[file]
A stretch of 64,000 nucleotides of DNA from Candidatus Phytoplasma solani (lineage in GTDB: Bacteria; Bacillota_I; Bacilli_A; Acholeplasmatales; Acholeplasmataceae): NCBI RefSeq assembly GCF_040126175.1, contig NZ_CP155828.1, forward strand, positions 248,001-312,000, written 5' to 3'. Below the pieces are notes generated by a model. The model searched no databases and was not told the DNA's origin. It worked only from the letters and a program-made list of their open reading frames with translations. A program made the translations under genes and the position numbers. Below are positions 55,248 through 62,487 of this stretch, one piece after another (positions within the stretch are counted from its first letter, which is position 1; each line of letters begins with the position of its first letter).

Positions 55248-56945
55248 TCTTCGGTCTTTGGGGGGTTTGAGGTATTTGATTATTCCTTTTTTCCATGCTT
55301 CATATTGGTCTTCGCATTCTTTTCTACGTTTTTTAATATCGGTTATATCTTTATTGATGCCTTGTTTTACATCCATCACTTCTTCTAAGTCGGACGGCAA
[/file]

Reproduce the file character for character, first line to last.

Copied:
A stretch of 64,000 nucleotides of DNA from Candidatus Phytoplasma solani (lineage in GTDB: Bacteria; Bacillota_I; Bacilli_A; Acholeplasmatales; Acholeplasmataceae): NCBI RefSeq assembly GCF_040126175.1, contig NZ_CP155828.1, forward strand, positions 248,001-312,000, written 5' to 3'. Below the pieces are notes generated by a model. The model searched no databases and was not told the DNA's origin. It worked only from the letters and a program-made list of their open reading frames with translations. A program made the translations under genes and the position numbers. Below are positions 55,248 through 62,487 of this stretch, one piece after another (positions within the stretch are counted from its first letter, which is position 1; each line of letters begins with the position of its first letter).

Positions 55248-56945
55248 TCTTCGGTCTTTGGGGGGTTTGAGGTATTTGATTATTCCTTTTTTCCATGCTT
55301 CATATTGGTCTTCGCATTCTTTTCTACGTTTTTTAATATCGGTTATATCTTTATTGATGCCTTGTTTTACATCCATCACTTCTTCTAAGTCGGACGGCAA